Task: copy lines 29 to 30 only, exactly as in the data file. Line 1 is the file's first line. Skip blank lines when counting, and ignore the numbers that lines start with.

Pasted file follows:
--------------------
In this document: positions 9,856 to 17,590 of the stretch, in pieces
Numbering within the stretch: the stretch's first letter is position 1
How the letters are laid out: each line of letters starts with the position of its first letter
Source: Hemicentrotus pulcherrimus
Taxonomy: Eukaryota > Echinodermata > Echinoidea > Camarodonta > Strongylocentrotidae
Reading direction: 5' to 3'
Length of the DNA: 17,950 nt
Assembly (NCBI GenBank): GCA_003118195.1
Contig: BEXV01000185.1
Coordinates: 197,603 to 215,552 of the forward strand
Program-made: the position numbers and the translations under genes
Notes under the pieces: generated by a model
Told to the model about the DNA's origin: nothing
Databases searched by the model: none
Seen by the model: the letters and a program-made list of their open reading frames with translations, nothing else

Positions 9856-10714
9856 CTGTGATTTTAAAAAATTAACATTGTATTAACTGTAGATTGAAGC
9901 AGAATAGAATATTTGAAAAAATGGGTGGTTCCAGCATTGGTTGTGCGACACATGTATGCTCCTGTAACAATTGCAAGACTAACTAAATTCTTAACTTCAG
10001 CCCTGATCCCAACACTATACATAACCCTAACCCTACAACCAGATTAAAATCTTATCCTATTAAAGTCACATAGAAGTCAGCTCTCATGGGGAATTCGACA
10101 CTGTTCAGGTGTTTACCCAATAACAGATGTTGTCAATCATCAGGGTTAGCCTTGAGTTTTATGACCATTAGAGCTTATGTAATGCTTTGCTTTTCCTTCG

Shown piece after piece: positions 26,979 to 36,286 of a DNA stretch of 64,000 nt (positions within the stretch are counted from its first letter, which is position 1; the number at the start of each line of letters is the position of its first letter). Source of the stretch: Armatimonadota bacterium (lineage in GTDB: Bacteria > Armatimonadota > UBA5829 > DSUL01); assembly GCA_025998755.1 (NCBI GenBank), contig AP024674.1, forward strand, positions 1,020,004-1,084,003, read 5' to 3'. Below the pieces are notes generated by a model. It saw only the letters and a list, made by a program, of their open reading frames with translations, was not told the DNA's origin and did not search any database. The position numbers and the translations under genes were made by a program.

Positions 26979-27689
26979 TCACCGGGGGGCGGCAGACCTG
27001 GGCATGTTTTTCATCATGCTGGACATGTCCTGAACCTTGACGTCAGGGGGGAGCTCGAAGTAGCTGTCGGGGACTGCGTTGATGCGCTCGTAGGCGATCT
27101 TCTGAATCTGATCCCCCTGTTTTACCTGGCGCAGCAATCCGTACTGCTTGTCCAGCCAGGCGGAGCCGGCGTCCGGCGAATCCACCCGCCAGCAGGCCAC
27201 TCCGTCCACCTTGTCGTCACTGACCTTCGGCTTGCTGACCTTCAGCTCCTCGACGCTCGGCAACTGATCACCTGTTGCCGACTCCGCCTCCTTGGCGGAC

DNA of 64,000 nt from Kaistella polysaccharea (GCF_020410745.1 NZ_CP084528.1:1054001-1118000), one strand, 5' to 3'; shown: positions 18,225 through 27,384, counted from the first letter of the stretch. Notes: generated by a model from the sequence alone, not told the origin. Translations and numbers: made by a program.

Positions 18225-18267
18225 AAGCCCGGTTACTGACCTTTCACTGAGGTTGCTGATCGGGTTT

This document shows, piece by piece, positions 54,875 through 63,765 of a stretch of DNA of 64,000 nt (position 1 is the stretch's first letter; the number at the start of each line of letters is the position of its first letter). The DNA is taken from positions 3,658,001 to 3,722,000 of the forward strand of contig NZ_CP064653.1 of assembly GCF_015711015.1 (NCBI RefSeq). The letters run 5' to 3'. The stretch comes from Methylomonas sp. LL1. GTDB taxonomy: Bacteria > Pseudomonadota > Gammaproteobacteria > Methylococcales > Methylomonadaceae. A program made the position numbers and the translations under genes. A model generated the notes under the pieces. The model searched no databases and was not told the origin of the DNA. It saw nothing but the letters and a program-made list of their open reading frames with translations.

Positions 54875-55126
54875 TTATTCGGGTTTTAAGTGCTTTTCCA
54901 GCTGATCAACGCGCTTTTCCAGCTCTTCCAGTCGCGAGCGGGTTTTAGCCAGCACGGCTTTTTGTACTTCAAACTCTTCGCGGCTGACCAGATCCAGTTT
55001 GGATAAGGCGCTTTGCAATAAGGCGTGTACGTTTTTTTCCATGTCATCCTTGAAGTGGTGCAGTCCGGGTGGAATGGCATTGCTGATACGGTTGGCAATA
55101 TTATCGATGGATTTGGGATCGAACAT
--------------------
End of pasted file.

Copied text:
18225 AAGCCCGGTTACTGACCTTTCACTGAGGTTGCTGATCGGGTTT

This document shows, piece by piece, positions 54,875 through 63,765 of a stretch of DNA of 64,000 nt (position 1 is the stretch's first letter; the number at the start of each line of letters is the position of its first letter). The DNA is taken from positions 3,658,001 to 3,722,000 of the forward strand of contig NZ_CP064653.1 of assembly GCF_015711015.1 (NCBI RefSeq). The letters run 5' to 3'. The stretch comes from Methylomonas sp. LL1. GTDB taxonomy: Bacteria > Pseudomonadota > Gammaproteobacteria > Methylococcales > Methylomonadaceae. A program made the position numbers and the translations under genes. A model generated the notes under the pieces. The model searched no databases and was not told the origin of the DNA. It saw nothing but the letters and a program-made list of their open reading frames with translations.